With the term deciduous, which comes from the Latin deciduus, derived from decĭdĕre, to fall down, that falls, destined to fall, means plants whose organs, especially the leaves, have the characteristic that separate from them after having finished their function.
The most used term is however that of deciduous trees and therefore we mean as deciduous, or deciduous, the plants that lose their leaves in the unfavorable season (cold winter season in the temperate or dry zone in the torrid zone).
In this case the leaves of the deciduous plants become defined deciduous or deciduous and the phenomenon that causes the fall is biochemical and is the abscission.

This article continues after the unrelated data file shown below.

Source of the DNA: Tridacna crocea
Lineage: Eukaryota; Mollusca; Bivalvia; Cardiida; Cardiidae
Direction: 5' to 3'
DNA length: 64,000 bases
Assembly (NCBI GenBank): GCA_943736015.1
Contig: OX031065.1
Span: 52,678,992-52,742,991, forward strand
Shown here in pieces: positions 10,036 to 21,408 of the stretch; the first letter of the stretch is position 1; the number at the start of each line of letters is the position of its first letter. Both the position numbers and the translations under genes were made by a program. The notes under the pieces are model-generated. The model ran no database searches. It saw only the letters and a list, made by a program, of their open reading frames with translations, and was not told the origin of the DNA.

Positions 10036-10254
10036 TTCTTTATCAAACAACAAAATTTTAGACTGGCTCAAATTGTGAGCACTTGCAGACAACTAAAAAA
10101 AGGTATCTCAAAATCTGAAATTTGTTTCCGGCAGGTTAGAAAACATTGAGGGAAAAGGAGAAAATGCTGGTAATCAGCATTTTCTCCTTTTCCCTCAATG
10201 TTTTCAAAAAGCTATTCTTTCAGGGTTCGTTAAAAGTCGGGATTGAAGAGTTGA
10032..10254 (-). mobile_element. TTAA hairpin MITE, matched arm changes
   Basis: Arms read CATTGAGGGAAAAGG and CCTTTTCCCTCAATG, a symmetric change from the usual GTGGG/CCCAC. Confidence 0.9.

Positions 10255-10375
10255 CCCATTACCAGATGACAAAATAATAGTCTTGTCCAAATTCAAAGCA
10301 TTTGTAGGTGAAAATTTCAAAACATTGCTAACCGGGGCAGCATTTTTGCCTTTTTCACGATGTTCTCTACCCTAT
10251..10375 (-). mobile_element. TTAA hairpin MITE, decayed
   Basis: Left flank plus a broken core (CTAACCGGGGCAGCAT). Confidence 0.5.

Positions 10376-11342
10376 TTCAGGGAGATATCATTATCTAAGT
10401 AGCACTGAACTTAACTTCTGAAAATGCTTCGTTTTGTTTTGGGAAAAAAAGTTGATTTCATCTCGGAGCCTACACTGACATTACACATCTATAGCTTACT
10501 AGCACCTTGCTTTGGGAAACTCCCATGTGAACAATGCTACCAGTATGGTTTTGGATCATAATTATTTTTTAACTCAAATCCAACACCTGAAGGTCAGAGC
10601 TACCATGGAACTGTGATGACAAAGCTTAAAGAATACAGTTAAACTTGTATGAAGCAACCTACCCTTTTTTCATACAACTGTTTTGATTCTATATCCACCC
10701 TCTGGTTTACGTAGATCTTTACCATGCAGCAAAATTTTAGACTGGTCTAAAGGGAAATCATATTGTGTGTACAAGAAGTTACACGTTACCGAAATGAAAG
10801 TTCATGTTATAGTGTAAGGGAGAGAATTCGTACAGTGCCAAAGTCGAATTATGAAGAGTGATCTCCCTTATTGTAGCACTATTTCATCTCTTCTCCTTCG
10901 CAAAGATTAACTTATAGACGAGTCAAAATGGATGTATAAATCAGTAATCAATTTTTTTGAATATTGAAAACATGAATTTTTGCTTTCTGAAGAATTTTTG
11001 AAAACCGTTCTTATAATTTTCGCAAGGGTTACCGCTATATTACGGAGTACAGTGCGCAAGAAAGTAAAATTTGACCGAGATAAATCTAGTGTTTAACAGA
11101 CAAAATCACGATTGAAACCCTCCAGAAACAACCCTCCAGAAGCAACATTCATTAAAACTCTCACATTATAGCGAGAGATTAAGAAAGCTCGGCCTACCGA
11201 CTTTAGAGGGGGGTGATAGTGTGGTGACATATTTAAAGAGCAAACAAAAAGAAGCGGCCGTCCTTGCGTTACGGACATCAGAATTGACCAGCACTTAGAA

The fall of the leaves is called as a whole chorism or defoliation.
Plants that instead keep the leaves even during the unfavorable season are called evergreens; however, it should be noted that all the leaves have a shorter life than the plant, but their replacement is much slower, therefore not perceptible, and does not occur with the total fall during the winter season.
The deciduous plants are present above all among the broad-leaved trees, while this characteristic is rare among the conifers; however, an example of deciduous conifer is found in the genus Larix.
On the other hand, deciduous plants are very widespread, among broad-leaved trees and, to give some examples, we remember: Mespilus germanica, Sorbus domestica, Crataegus azarolus, Fagus sylvatica, etc.